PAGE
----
According to a 2022 survey, 49% of Brits made resolutions to work on their fitness and participate in more exercise, while a further 41% stated that they would like to better their diet.
With so much focus on mental and physical wellbeing, it can be easy to overlook various other aspects of our lives, including our financial health.
A personal finance expert from Vivamoney.co.uk, Dan Whittaker, reveals some simple money goals that can be easily implemented into our everyday lives to help us understand and take steps towards improving our financial situations in 2024.
Data suggests that only 35% of people stick to their new year’s resolutions. The trick to keeping your resolutions is to refrain from putting too much pressure on yourself – for example, if feel you should eat less chocolate, start by simply cutting back, rather than eliminating it all together.
This way, if you do end up indulging, you won’t feel disheartened and be tempted to abandon your resolution altogether.
The same approach should be applied when it comes to financial goals. Instead of promising to save exactly £200 a month, aim to save as much as you are able to.
Save money – if you can
Get into the habit of saving money, if you’re comfortably able to do so. Having some money stashed away for a ‘rainy day’ could be a real lifesaver in the event of a financial emergency, such as a broken boiler or a packed-up car.
Saving doesn’t mean completing cutting back on the things we enjoy. It helps to assess your monthly budget and know exactly what you’re working with, so you can realistically get an idea of how much money you could put away each month. Even vowing to set aside £10 a week is great start, and you’d be surprised how thrilling and addictive it can be to watch your savings grow.
Wants Vs needs
Know the difference between wants and needs. Before you buy anything, stop and ask yourself if the purchase is something you actively need and will get your use out of, or is it simply a ‘nice to have.’ Of course, we’re not saying that you can’t treat yourself every now and again, but if you find that you have a habit of overspending, this tactic may help you to put your buying into perspective.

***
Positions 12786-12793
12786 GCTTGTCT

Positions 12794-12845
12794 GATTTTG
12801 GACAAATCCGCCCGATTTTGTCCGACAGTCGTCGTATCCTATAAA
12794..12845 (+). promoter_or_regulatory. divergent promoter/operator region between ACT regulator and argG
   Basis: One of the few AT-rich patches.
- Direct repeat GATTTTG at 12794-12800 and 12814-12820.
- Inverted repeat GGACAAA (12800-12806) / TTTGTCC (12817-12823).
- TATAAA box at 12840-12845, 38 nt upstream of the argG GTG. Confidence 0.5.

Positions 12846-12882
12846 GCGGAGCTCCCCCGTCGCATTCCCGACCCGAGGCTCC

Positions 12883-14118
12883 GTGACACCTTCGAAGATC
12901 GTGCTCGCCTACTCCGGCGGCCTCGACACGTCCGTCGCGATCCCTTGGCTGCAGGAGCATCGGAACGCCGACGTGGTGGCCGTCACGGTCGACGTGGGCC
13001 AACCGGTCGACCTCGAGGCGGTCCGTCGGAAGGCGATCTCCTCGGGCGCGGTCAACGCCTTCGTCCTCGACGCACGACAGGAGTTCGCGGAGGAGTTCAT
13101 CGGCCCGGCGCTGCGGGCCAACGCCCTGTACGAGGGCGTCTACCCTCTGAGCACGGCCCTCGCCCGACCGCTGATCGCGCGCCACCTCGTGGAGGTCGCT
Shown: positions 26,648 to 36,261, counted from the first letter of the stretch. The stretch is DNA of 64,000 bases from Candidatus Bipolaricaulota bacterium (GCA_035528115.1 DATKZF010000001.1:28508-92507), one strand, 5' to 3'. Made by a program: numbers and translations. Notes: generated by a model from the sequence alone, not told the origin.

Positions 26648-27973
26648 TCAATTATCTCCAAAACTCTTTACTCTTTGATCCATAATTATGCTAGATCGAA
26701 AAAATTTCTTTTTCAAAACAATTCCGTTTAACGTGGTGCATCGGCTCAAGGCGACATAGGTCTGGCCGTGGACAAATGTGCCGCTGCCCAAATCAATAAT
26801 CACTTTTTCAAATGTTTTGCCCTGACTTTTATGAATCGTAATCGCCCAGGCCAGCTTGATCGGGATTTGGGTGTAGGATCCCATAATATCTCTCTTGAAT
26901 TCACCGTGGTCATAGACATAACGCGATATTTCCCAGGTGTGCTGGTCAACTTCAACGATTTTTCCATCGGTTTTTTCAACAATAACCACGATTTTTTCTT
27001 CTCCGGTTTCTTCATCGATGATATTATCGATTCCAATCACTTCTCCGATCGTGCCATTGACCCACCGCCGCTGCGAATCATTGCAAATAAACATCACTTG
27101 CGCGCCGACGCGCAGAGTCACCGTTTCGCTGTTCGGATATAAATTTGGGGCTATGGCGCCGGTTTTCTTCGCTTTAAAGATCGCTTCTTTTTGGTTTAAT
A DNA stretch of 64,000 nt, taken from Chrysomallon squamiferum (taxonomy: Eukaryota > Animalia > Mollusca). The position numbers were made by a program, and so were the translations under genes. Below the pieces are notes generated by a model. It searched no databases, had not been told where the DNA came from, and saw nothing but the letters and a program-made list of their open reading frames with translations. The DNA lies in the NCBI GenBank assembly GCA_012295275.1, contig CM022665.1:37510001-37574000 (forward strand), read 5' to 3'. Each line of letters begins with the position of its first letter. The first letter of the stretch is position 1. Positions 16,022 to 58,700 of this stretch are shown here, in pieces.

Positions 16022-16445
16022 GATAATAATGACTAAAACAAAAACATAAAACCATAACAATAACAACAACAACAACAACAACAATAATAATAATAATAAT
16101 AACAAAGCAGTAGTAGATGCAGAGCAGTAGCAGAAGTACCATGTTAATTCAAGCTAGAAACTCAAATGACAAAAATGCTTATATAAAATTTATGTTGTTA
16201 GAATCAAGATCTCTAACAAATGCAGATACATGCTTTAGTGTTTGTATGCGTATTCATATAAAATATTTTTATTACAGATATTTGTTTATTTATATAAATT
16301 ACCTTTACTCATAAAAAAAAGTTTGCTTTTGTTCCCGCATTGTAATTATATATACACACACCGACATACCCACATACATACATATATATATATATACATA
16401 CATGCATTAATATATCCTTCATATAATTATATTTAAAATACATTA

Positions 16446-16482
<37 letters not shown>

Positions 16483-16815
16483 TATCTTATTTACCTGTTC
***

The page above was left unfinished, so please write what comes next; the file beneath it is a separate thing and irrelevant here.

Set a plan to combat your debt
Work towards clearing any debts that you have. We understand that this isn’t always easy, especially given the cost-of-living crisis, but putting a realistic plan in place to pay off your debts could help you take the first steps towards getting back in control.
You may wish to look at debt consolidation options, such as balance transfer credit cards, which allow you to move the balance of one or more existing credit card onto a new card with a promotion low or no interest rate.
These options should be approached with caution, and it’s important to remember that standard rates of interest will be charged once the promotional period has come to an end. Any leftover balance or new spending will be subject to interest.
Being in debt can feel frightening and isolating. It’s easy to bury your head in the sand to avoid acknowledging the issue, but reaching out and asking for help is the first step towards taking back control. If you don’t feel comfortable discussing money worries and debt with your friends and family, you can always find free, impartial advice online through sites such MoneyHelper, StepChange, National Debt Line, and Citizen’s Advice Bureau.
Get to know your credit score
Did you know that your credit score can influence the outcome of any financial applications you make? Those with higher credit scores are far more likely to be approved for financial products, including loans and credit cards.
They are also likely to be offered better rates of interest. You can check your credit score through various credit reference agencies, including Equifax and Experian. Be aware that some agencies may charge a fee for their service. Once you have familiarised yourself with your score, you may wish to look at ways to build it up and give it a boost.
There are a number of ways to improve your credit score, including registering to vote, paying all of your bills and current credit commitments on time, and ensuring your credit report is up-to-date, which we will talk about in more detail below.
Check your credit report
Keep on top of your credit report. Regularly check it over for any errors: something as minor as a misspelled address or slightly out-of-date information could actually lower your credit score. If you’ve moved house or changed your name, be sure to update your credit report as soon as possible to avoid a dip in your score.
Brush up on your pension knowledge
A private or workplace pension could provide you with additional funds once you retire. Of course, committing to a pension scheme isn’t for everyone. It’s important to do your research before applying for any sort of pension to make sure it’s the best option for you and your personal circumstances.